# Finding height dropped from Force vs. Time graph

In summary, a pumpkin was dropped from a balcony of a skyscraper and the data was collected. The pumpkin weighed 2.7kg and the impulse was 49.65Nm.

## Homework Statement

A pumpkin was dropped from a balcony of a skyscraper. The pumpkin happened to land on a sidewalk force sensor and the below data was collected. The pumpkin weighs 2.7kg.

a) From what height was the pumpkin dropped?

b) From what floor of the skyscraper was the pumpkin probably dropped?

## Homework Equations

Potential Before = Kinetic After: mgh = (1/2)mv^2

Solving for v gives: v = sqrt(2gh)

a = F/m

Vf = a*t+Vi
Sf = .5*at^2+Vi*t+ Si

## The Attempt at a Solution

First I used mgh = .5mv^2 and solved for v.

This gave me v = sqrt(2gh)

I figure that finding the area under the curve of the graph gives the total force on the pumpkin as it is hitting the ground. I haven't done this yet, but I am not too worried about getting an exact answer for this part. I more want to make sure I know how to solve the rest of the problem.

I tried using kinematic equations to solve for height, but I ended up with h being 0, so I think I am not using the right concept and/or equation here.

We are currently studying conservation of momentum, but I don't see how that is helpful here for determining the height the object was initially dropped from.

Hopefully I am missing something obvious?

Last edited:
Hello. Welcome to PF!

The area under the graph does not give you the "total force". It gives you something called "impulse". Review your notes or textbook for information about impulse and how it is related to momentum.

TSny said:
Hello. Welcome to PF!

The area under the graph does not give you the "total force". It gives you something called "impulse". Review your notes or textbook for information about impulse and how it is related to momentum.

Right, I was mistaken. I think I've got it now.

The impulse is equal to the change in momentum over that time period.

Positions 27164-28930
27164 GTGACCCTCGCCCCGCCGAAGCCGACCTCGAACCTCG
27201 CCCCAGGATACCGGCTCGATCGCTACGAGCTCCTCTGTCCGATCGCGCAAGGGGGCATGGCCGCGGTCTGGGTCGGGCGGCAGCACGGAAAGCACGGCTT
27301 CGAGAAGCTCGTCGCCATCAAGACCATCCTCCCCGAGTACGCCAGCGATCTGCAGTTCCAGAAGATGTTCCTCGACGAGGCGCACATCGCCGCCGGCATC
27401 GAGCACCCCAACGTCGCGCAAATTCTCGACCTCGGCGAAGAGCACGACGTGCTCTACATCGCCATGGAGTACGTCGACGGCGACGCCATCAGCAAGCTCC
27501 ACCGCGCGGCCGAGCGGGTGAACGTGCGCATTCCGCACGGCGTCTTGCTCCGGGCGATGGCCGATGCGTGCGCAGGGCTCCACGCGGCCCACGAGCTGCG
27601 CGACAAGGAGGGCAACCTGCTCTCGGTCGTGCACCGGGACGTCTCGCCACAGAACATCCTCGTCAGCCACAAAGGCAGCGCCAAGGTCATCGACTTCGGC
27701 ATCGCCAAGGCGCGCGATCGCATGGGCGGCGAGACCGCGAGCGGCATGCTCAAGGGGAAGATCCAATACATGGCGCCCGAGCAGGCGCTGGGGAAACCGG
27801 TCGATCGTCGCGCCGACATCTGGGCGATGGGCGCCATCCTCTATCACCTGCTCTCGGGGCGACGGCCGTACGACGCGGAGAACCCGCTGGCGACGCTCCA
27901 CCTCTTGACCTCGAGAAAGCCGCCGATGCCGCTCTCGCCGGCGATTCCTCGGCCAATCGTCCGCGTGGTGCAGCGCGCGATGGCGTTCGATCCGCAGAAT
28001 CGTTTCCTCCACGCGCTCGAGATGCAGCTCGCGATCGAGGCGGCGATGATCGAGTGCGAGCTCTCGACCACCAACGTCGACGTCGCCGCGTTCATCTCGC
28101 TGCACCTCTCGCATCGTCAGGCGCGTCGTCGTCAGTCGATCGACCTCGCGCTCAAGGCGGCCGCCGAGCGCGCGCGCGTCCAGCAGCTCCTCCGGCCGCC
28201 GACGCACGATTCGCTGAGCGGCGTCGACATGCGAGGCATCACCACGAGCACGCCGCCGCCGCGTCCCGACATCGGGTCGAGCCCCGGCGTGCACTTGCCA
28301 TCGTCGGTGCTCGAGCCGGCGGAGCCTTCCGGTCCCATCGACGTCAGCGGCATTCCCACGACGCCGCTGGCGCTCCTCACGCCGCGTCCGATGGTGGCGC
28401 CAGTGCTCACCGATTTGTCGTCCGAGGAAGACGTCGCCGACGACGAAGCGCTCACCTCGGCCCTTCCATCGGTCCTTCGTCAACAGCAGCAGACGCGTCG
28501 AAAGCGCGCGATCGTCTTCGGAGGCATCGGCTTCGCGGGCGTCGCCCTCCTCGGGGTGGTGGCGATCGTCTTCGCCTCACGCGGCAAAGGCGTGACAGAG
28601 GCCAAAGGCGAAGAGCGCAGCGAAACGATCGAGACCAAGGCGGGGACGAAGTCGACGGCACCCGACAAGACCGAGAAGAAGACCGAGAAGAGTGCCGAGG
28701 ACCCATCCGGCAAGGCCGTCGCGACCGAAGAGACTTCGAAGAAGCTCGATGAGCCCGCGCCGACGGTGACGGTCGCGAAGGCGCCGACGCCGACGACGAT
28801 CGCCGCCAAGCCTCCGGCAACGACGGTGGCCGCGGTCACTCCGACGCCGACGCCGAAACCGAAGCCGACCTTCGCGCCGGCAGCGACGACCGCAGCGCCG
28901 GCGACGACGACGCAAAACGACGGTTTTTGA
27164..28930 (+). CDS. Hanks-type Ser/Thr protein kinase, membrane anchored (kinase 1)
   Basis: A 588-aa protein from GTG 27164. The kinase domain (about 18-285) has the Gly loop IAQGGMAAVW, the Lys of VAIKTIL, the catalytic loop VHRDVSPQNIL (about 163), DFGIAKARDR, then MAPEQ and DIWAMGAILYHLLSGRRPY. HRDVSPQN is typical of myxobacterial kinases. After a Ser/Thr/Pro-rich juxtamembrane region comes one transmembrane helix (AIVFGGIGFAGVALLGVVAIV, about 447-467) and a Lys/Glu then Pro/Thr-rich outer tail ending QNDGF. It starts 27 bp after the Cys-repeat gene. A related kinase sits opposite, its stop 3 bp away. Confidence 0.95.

Change in momentum = area under the curve = impulse = J

So, using that I solved change in momentum:

2.7(v) - 2.7(0)
2.7v = J
v = J/2.7

I estimated J by using Reimann Sum, got 49.72.

Then I just used conservation of energy, mgh = .5*m*v^2 and got 17.29 meters for h.

Hopefully this is right, I think I didn't quite understand impulse.

I estimated J by using Reimann Sum, got 49.72.

Then I just used conservation of energy, mgh = .5*m*v^2 and got 17.29 meters for h.
I got J = 49.65 Nm and h = 17.24 m.
I'm not sure what floor that was from, but when thinking "skyscraper", it was not very high.
Once again, a problem with more drama and suspense needed. :)

TomHart said:
I got J = 49.65 Nm and h = 17.24 m.
I'm not sure what floor that was from, but when thinking "skyscraper", it was not very high.
Once again, a problem with more drama and suspense needed. :)

Thanks, I'm glad I was close!

## What is a Force vs. Time graph?

A Force vs. Time graph is a visual representation of the relationship between the force applied to an object and the time it takes for that force to act on the object. The force is typically plotted on the y-axis and time on the x-axis.

## How can I find the height dropped from a Force vs. Time graph?

To find the height dropped from a Force vs. Time graph, you will need to calculate the area under the curve. This can be done by dividing the graph into smaller, equal sections and calculating the area of each section. Then, add all of the areas together to find the total area under the curve. This value represents the height dropped.

## What units are used in a Force vs. Time graph?

The units used in a Force vs. Time graph will depend on the specific force and time measurements being used. However, the most common units for force are Newtons (N) and for time are seconds (s).

## What variables affect the height dropped in a Force vs. Time graph?

The height dropped in a Force vs. Time graph can be affected by several variables, including the initial force applied, the mass of the object being dropped, and the resistance of the medium the object is falling through (such as air or water).

## Can a Force vs. Time graph be used to find the height dropped for any object?

No, a Force vs. Time graph can only be used to find the height dropped for objects that experience a constant force while falling. If the force changes or is not constant, the graph cannot accurately determine the height dropped.

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